Saturday, June 09, 2007
Pride and Photo Friday
Today was Pride in our borough. Big City Pride is in a few weeks, but I haven't been in years now. It has become corporate (most disturbing because so many of the corporate floats are alcohol-related) and, to me at least, unmanageably big. So I especially love Borough Pride. This was its seventh year. It takes place outside our front door, conveniently enough. There's a stage in the park, and a small area called "Kidspace" where families put down blankets and listen to the music. (I got teary-eyed thinking that next year, God willing, we'll be there with Flipper.) There's a street fair all day, with tons of cheesy street fair stuff, but also plenty of political tables and other queer-related information. People of all sorts come to the fair, in many ways it's just a party for the borough, and I love seeing Orthodox Jews, straight couples with their kids, people speaking all manner of languages, all perfectly happy to be out partying with the queers.
Maggie at the Pride street fair always reminds me of Templeton at the county fair. She scoured the ground for treats and got lots of attention. We unexpectedly bought Flipper his/her first onesie (that we paid for). We haven't been tempted to buy anything baby-related at all, and we already have a bag of hand-me-downs in the living room and more coming...but this item was a necessity. It's navy blue with the name of our borough in green, spelled out using the symbols you see in the link.
The actual parade is at night, which is a fun switch-up. Lots of kids running around with glow sticks and rainbow paraphenalia. We marched with our congregration. The whole neighborhood comes out to watch, sitting on stoops and balconies and fire escapes, hanging out windows, lined up on the street corners and sitting in outdoor cafes. There are no barricades, so as Jennifer was remembering about her own city's Pride in the past, you can still run up and say hi to friends along the way, and jump in and out of the parade (I remember when Big City Pride used to be that way, but it's been a while).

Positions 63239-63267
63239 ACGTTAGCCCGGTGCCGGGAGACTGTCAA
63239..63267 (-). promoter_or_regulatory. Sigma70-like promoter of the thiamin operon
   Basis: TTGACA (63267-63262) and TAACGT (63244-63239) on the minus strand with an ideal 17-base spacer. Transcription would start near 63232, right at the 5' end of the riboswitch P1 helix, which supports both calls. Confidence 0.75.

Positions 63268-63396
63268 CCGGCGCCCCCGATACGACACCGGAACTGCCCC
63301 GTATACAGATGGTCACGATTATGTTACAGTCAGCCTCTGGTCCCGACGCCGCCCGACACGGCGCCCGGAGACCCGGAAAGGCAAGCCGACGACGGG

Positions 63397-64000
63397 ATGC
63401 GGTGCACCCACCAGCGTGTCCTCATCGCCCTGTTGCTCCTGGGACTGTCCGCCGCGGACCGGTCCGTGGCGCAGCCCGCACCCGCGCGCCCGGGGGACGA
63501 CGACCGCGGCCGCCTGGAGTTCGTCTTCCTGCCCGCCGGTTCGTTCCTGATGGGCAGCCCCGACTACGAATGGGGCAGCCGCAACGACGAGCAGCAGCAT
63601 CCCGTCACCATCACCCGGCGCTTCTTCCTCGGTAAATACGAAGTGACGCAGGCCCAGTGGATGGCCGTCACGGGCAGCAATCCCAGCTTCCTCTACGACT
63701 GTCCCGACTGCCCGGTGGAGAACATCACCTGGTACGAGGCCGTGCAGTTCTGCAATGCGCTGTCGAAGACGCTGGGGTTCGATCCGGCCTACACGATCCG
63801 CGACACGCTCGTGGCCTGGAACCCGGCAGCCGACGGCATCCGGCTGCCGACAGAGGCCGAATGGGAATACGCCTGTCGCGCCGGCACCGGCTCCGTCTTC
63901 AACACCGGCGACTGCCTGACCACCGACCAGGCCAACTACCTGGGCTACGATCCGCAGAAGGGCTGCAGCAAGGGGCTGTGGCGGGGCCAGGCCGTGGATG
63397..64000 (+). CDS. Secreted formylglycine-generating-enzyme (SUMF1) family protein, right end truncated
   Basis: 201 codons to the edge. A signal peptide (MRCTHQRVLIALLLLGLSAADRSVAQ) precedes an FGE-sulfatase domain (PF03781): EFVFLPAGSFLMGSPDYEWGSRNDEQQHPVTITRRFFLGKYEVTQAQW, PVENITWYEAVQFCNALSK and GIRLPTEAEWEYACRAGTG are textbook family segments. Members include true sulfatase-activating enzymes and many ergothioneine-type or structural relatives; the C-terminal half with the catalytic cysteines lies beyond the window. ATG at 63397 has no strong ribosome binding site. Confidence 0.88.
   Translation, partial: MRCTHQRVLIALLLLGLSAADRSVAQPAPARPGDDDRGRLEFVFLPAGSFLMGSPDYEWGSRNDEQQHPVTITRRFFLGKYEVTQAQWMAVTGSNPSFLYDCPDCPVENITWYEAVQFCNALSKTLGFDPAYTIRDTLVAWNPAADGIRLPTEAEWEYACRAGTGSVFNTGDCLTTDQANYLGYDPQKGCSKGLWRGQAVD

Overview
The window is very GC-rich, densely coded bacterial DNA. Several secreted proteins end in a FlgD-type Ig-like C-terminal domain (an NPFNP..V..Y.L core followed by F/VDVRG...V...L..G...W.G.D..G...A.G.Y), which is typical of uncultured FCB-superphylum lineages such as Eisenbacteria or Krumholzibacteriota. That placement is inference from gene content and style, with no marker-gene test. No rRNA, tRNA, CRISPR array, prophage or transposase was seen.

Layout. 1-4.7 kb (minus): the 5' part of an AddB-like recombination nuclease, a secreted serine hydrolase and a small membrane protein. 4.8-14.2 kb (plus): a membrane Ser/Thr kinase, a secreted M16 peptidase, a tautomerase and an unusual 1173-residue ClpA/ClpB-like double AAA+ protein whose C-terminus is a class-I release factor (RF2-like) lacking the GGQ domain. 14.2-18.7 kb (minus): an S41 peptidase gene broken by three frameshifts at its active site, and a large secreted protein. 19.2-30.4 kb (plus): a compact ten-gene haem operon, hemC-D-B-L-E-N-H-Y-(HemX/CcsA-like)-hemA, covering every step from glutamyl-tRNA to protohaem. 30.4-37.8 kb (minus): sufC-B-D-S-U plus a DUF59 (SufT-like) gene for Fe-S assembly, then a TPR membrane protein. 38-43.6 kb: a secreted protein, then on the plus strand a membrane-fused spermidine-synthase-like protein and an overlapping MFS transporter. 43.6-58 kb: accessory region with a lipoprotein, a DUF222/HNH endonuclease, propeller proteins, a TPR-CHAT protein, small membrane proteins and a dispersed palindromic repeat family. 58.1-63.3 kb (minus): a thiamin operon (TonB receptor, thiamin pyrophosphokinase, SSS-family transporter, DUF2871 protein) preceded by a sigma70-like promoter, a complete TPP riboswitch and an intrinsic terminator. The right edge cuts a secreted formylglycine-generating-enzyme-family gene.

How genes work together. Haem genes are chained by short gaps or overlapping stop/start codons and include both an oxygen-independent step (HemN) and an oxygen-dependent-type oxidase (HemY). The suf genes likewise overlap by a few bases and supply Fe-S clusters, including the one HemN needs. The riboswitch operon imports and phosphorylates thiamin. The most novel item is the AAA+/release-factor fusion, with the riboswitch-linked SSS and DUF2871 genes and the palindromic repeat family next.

This morning at services, our rabbi announced Co's pregnancy and publicly wished us "B'shaa tova." (That literally means "May it come at a good hour" and, according to my Israeli cousin, is a wish for the baby to be born at an auspicious time. In modern Jewish superstition it means, don't say Mazel Tov 'til the baby cries.) So Flipper was welcomed by our Jewish community.
For Photo Friday, we decided to show you the back of our front door, because it's more interesting than the front. This is the door harp my mom and her husband gave us for our wedding.
The door harp is a tradition in my family. My mom read, and passed on to me, a book called Davita's Harp. (I wholeheartedly recommend it.) The door harp is a potent image in the book, so when we saw a crafts vendor selling them at our annual folk festival, Mom and I were excited to buy one. I was ten. (Just to clarify, I did not actually read the book for several more years, it's not a book for a ten-year-old.) That harp hung on the door of childhood homestead #2 until my mom sold it after my parent's divorce, ten years ago. My peripatetic (not to say unstable) mother has lived in six homes since then, and the door harp was mostly up, though I realize as I write this that I haven't seen it in her new place. I hope she still has it. Anyway, Co and I gave my sister and her husband a door harp when they got married, and then Mom gave one to us. Mom calls it a secular mezuzah.